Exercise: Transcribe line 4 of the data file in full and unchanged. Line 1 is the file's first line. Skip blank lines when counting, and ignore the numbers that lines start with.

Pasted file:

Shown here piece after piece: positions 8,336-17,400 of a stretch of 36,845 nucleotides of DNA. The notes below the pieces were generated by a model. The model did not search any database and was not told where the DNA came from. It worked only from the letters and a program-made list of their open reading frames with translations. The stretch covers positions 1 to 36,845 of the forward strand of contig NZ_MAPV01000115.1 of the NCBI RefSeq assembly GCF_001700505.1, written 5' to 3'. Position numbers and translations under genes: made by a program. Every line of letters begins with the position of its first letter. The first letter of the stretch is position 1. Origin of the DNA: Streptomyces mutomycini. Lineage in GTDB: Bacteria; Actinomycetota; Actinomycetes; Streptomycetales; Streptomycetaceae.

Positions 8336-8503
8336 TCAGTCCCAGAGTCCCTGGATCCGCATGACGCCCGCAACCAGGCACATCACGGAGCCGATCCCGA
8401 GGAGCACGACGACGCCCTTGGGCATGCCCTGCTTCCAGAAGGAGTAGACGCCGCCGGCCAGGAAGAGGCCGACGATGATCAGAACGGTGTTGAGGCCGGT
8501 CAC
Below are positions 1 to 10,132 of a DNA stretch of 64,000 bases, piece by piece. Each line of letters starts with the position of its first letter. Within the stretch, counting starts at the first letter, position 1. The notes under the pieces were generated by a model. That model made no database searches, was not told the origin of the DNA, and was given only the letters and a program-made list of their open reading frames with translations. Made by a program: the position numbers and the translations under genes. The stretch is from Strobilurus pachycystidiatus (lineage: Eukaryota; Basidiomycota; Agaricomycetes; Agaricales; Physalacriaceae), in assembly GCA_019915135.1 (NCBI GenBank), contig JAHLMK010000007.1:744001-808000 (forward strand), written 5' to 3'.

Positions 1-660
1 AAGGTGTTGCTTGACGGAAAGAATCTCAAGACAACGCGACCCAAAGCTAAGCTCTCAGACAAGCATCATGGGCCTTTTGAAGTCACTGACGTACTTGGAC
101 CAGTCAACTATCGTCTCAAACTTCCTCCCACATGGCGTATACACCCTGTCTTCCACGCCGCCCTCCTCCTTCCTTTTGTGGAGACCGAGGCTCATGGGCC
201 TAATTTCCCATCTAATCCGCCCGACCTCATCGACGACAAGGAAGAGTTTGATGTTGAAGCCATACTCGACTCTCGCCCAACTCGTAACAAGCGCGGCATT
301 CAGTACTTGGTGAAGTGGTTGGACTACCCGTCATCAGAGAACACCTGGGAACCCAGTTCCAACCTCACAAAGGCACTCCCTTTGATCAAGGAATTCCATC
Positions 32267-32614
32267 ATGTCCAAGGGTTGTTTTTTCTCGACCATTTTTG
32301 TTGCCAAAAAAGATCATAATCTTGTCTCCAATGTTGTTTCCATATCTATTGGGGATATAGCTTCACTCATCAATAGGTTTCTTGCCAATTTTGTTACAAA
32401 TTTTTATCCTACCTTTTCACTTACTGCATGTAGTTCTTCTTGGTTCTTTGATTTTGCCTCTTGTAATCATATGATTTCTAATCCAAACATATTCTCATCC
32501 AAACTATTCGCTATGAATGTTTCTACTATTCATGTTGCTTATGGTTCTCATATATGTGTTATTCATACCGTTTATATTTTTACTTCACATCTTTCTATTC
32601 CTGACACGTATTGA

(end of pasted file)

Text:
8401 GGAGCACGACGACGCCCTTGGGCATGCCCTGCTTCCAGAAGGAGTAGACGCCGCCGGCCAGGAAGAGGCCGACGATGATCAGAACGGTGTTGAGGCCGGT